Diseases Related to Nutrition
Commonly known as 'Overeating Disease'. Entertoxemia is actually caused by the sudden release of a large amount of toxin produced the bacteria 'Clostridia'. Clostridia are commonly found in the gut of all sheep. A sudden change in diet or amount fed triggers the clostridia population to grow thereby increasing the amount of toxin produced. Easily controlled by 2 vaccines per lamb two weeks apart and by management.
White Muscle Disease:
Also called 'Stiff Lamb Disease'. WMD is caused by a lack of Selenium and/or Vitamin E. The result is poor performance, hind quarter weakness and even death. Best solution is prevention by feeding proper levels high in the feed. Both Vitamin E and Selenium should be provided continually in the feed and free choice mineral on a year around basis. (Lambs with WMD symptoms need to be treated with injection.)
(Water belly, kidney stones) Urinary Calculi is caused by feeding a ration that has an improper balance of Calcium to Phosphorous and/or the wrong levels of these two minerals. Easily prevented by using high quality feeds that have at least a 2 part Calcium to 1 part phosphorous ratio. Cheap feeds made with byproducts and with little attention to Ca and P levels most often cause this problem. Avoid adding grain to complete pelleted feeds that are balanced; the addition of grain can throw off the Calcium/Phosphorous ratio.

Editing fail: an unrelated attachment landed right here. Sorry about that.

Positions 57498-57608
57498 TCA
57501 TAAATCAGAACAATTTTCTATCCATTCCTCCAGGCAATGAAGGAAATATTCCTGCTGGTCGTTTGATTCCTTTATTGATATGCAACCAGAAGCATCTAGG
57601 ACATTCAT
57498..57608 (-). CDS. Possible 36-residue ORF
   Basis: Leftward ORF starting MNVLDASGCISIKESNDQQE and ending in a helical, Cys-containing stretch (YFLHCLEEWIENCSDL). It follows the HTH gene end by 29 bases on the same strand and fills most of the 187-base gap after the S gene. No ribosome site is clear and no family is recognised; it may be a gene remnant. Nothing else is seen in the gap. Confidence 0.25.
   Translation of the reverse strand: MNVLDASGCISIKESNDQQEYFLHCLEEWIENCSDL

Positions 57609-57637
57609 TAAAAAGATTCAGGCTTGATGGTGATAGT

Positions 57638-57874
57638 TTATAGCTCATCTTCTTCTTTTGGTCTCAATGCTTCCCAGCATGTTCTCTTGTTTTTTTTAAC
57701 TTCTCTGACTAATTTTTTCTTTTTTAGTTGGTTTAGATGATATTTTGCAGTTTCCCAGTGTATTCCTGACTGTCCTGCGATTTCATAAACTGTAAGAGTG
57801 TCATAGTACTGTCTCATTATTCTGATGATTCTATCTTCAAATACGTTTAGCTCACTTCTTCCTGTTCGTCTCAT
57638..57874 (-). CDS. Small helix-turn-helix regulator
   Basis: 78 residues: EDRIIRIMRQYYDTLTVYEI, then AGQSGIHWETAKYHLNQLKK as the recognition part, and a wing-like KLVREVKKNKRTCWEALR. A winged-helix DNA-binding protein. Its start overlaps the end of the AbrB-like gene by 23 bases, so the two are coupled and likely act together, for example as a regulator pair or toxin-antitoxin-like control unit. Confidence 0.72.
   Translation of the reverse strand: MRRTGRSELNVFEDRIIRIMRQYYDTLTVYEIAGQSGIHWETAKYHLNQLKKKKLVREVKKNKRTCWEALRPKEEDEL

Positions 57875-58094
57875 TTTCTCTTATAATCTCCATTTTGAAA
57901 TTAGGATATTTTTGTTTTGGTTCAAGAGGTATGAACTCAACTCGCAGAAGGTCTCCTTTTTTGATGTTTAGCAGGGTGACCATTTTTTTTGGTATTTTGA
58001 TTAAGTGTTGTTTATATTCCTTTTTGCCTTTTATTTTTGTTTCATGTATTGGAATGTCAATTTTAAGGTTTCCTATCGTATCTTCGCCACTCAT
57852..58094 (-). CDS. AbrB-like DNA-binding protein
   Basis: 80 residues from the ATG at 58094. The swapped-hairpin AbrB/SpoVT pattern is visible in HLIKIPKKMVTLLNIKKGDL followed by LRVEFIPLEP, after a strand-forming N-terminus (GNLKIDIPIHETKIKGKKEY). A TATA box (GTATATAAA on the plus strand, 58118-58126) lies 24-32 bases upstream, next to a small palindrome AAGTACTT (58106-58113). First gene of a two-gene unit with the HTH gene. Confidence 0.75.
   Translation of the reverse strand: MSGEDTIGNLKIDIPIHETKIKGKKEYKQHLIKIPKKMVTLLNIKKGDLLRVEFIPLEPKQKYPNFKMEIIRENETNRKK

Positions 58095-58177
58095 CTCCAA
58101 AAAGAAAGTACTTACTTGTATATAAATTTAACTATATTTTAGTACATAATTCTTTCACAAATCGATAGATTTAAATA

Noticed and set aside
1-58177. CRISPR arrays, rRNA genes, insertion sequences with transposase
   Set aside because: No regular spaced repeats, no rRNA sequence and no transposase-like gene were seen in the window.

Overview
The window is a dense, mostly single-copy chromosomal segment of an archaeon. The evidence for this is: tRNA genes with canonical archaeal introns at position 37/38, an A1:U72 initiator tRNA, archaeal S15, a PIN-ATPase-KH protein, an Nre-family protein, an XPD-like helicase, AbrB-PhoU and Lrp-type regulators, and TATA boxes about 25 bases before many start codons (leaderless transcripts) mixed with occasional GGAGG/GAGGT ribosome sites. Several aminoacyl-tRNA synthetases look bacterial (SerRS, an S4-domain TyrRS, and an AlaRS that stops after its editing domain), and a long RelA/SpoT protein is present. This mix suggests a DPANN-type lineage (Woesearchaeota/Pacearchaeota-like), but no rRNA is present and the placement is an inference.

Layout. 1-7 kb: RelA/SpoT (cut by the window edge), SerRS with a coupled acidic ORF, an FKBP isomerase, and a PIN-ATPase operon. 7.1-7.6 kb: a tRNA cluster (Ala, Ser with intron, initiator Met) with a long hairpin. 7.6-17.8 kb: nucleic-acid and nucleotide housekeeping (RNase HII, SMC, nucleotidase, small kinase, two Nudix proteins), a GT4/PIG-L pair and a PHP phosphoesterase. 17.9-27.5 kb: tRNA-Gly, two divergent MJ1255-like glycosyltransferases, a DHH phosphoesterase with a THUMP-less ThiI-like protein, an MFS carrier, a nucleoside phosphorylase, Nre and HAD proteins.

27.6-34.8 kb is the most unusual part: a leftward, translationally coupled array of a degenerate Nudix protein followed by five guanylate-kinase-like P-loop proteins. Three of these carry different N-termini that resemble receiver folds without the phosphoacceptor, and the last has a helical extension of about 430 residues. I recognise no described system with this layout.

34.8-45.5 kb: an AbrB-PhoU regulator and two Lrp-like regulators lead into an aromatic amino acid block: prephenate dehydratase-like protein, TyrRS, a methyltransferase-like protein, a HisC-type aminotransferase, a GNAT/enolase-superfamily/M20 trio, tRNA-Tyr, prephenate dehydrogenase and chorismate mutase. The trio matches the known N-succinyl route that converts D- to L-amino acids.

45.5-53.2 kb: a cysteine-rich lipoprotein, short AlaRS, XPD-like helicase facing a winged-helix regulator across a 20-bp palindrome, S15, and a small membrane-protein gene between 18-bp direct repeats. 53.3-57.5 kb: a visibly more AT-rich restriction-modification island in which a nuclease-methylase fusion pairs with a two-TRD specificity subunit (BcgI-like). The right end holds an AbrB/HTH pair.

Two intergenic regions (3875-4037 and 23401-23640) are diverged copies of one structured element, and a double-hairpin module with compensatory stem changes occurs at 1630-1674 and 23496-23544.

Common Health Problems of Lambs
Caused by a protozoa found in all sheep and lambs. Symptoms are scours (in severe cases bloody scours), and greatly reduced performance. Animals with active disease need individual treatment with sulfa or corid drenches. Prevention by using 90 grams/ton of Bovatec in the starter feeds and continuing with 30 gram a ton in the grower finisher feed.
Several types. Often spread by sheep to sheep contact, and compounded by poor facilities and/or management. Ventilation (no draft plenty of fresh air) requirements are very high for sheep. Mixing sheep from different farms and stress can cause problems. To prevent: avoid sudden stressful changes for lambing, good ventilation, and avoid contamination by other sheep.